Lectio Divina: Ancient Practice Yields Fresh Messages
- 2007 9 Mar
Editor's Note: The following is a report on the practical applications of Tony Jones' new book, Divine Intervention: Encountering God through the Ancient Practice of Lectio Divina, (Think Books, 2006).
If you’re looking for a fresh message from God’s Word, you may discover it through an old practice: lectio divina (“sacred reading”). This ancient way of approaching Scripture can be a powerful way for you to tap into what God wants to tell you today.
Here’s how you can use the ancient practice of lectio divina to discover new messages from God:
* Expect the Bible to change your life. Recognize that the Bible does much more than other materials you read. Know that it doesn’t just inform and entertain; it also has the power to transform you from the inside out. Know that the Bible is unique among books because its words are living and active. Expect God to use the Bible to change your life in exciting ways.
* Understand that the same passage of Scripture has many layers of meaning. Realize that there’s always more you can learn from any single passage of Scripture. Know that Scripture has literal, spiritual, allegorical, moral, and analogical meanings that can speak to you personally as the Holy Spirit guides you while you read.
* Know that praying Scripture is a powerful way of conversing with God. Invite God to lead you to what He truly wants to say to you by using His inspired words in Scripture. Understand that, if you read the Bible prayerfully, its timeless truths will reveal God’s timely messages to you in whatever situation you currently find yourself.
* Recognize the importance of listening. Understand the key to hearing from God is listening well. Learn how to be truly quiet. Practice eliminating distractions and unnecessary noise from your life. Expect God to speak to you if you make time to pay attention to His voice.
* Read (“lectio”). Set aside time dedicated to lectio divina: 10 minutes for reading, 5 minutes for meditation, 10 minutes for prayer, and 5 minutes for contemplation. Schedule it for the time of day or night that works best for you. Designate a quiet place to use. Make sure you’re not too hungry or tired, so you won’t be too distracted. Choose a just a few verses of Scripture to use for devotional reading; remember that you want a small taste of Scripture to savor for an extended period of time. Experiment with passages of from different parts of the Bible, and ones that are both familiar and unfamiliar to you. If you’re having trouble choosing passages, consider using a lectionary (a list of Scripture passages that follows the church calendar), and using the assigned reading for the current date. Read your chosen passage slowly, over and over, to let it sink in. Read both silently and out loud. Focus only on the words themselves, without trying to figure out what they mean. Simply absorb the passage. If your mind wanders, just gently return to your reading and continue. Relax and receive the passage as a gift from God to you.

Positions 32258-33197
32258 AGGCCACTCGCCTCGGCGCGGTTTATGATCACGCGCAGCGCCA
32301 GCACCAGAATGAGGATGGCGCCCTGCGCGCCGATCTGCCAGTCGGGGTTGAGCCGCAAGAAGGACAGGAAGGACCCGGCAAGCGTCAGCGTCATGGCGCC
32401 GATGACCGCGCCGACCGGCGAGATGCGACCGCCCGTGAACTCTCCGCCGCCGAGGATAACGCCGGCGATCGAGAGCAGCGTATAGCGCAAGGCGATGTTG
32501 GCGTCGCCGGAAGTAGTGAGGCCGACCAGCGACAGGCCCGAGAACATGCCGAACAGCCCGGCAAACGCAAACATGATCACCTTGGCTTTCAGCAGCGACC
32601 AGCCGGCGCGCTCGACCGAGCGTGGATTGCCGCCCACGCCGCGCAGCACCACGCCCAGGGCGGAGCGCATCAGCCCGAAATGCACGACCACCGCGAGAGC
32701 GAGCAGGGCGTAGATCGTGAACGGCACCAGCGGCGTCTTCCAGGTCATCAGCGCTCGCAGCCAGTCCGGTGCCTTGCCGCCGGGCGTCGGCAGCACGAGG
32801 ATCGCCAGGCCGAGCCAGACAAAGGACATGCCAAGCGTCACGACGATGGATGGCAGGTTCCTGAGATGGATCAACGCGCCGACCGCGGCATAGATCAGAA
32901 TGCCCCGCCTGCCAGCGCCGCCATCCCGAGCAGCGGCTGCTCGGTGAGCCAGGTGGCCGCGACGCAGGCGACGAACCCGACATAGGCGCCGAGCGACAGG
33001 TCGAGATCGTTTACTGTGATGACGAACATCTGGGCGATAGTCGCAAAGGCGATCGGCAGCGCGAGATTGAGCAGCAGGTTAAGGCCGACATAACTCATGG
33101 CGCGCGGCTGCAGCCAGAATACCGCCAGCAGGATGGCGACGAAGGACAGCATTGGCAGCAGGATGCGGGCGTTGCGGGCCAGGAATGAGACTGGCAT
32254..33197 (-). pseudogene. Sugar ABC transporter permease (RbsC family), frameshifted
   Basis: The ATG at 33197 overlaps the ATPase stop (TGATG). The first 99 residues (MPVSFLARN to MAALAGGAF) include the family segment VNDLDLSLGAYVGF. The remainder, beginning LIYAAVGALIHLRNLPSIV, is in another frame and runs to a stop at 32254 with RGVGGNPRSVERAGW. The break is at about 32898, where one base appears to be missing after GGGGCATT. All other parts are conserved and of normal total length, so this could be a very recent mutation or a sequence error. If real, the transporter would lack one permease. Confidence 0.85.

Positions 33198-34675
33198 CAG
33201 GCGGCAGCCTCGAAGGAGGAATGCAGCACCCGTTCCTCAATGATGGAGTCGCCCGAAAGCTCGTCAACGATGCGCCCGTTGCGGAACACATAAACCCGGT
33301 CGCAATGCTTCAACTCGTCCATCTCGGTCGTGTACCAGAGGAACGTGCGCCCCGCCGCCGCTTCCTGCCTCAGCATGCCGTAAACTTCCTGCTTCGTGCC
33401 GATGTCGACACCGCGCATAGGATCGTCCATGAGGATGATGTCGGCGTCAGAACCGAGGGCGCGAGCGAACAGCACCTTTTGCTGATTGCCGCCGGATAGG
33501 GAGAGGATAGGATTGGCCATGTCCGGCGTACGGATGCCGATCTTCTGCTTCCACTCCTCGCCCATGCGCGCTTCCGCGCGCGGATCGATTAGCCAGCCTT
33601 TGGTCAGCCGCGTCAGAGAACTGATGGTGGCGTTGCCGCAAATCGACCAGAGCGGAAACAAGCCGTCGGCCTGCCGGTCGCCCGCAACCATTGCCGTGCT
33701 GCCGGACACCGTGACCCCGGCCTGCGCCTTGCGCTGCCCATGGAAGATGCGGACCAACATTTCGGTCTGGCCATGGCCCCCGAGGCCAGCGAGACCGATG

* Meditate (“meditatio”). Keep the Scripture passage at the front of your mind and ponder it. Consider which word or phrase stands out above the others to you. Once a certain word or phrase rises to the top of your thoughts, focus just on that and let the rest of the passage fall away. Then ask yourself what the word or phrase is causing you to feel and think. Consider what you see when you shine a light on the word or phrase in your mind’s eye. Don’t rush the meditation process; stick with it for the full amount of allotted time rather than hurrying into prayer. Give God time to say all He wants to say to your heart through the word or phrase.
* Pray (“oratio”). Ask God why He gave you the particular word or phrase you focused on today, and why you felt or thought what you did when you meditated on it. Invite God to show you what He wants you to do with what He has given you during this devotional time. Be persistent as you pray, seeking to know how you should apply this experience to your life. Listen carefully and patiently for God’s response, trusting that He will reward your faithfulness with answers.
* Contemplate (“contemplatio”). Rest in the love God gave you to experience during this devotional time. Imagine that you’re ascending a ladder into heaven and letting the concerns of this world fall away. Thank God for the gift of the fresh message He has just given you through His Word. Write down your thoughts about this experience in a journal.
* Make it a habit. Don’t worry if you get distracted in the middle of lectio divina, or if you can’t get to it every day as hoped. Just do your best to practice it as well as you can, whenever you can. Make it a regular part of your schedule. Look forward with eagerness to the new messages God will give you through His Word in the future.
Adapted from Divine Intervention: Encountering God through the Ancient Practice of Lectio Divina, copyright 2006 by Tony Jones. Published by Think Books, a division of NavPress, Colorado Springs, Co., www.navpress.com.
Tony Jones is a nationally recognized leader and published author in youth ministry and the emerging church movement. He serves on the National Working Group of the Faith as a Way of Life Project at Yale and is an active police chaplain in Edina, Minnesota. His primary interests lie in the intersection of faith with contemporary issues, practical theology, and the emerging church. Tony and his wife, Julie, live in Minnesota with their three children – Tanner, Lily, and Aidan – and a 90-pound yellow Labrador Retriever.